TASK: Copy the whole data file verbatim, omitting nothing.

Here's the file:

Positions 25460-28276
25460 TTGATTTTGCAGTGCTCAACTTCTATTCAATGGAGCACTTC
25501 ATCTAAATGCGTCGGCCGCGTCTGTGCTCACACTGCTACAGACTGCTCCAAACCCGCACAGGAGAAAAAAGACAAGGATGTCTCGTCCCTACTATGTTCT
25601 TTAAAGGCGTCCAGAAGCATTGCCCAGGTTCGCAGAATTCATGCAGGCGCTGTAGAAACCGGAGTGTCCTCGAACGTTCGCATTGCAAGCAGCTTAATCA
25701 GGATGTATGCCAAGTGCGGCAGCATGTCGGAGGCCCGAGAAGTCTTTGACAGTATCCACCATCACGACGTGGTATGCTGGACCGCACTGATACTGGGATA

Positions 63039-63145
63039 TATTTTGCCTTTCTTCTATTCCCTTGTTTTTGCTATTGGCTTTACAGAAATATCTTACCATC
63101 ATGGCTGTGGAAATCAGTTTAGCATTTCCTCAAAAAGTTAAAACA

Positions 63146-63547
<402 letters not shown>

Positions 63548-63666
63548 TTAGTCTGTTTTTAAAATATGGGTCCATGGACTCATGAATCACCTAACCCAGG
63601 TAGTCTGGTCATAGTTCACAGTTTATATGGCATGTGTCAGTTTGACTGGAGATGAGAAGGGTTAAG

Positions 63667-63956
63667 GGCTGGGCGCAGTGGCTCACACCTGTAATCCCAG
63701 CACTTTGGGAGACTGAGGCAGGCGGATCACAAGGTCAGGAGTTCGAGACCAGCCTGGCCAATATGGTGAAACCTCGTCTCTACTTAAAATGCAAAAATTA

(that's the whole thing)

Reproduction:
Positions 25460-28276
25460 TTGATTTTGCAGTGCTCAACTTCTATTCAATGGAGCACTTC
25501 ATCTAAATGCGTCGGCCGCGTCTGTGCTCACACTGCTACAGACTGCTCCAAACCCGCACAGGAGAAAAAAGACAAGGATGTCTCGTCCCTACTATGTTCT
25601 TTAAAGGCGTCCAGAAGCATTGCCCAGGTTCGCAGAATTCATGCAGGCGCTGTAGAAACCGGAGTGTCCTCGAACGTTCGCATTGCAAGCAGCTTAATCA
25701 GGATGTATGCCAAGTGCGGCAGCATGTCGGAGGCCCGAGAAGTCTTTGACAGTATCCACCATCACGACGTGGTATGCTGGACCGCACTGATACTGGGATA

Positions 63039-63145
63039 TATTTTGCCTTTCTTCTATTCCCTTGTTTTTGCTATTGGCTTTACAGAAATATCTTACCATC
63101 ATGGCTGTGGAAATCAGTTTAGCATTTCCTCAAAAAGTTAAAACA

Positions 63146-63547
<402 letters not shown>

Positions 63548-63666
63548 TTAGTCTGTTTTTAAAATATGGGTCCATGGACTCATGAATCACCTAACCCAGG
63601 TAGTCTGGTCATAGTTCACAGTTTATATGGCATGTGTCAGTTTGACTGGAGATGAGAAGGGTTAAG

Positions 63667-63956
63667 GGCTGGGCGCAGTGGCTCACACCTGTAATCCCAG
63701 CACTTTGGGAGACTGAGGCAGGCGGATCACAAGGTCAGGAGTTCGAGACCAGCCTGGCCAATATGGTGAAACCTCGTCTCTACTTAAAATGCAAAAATTA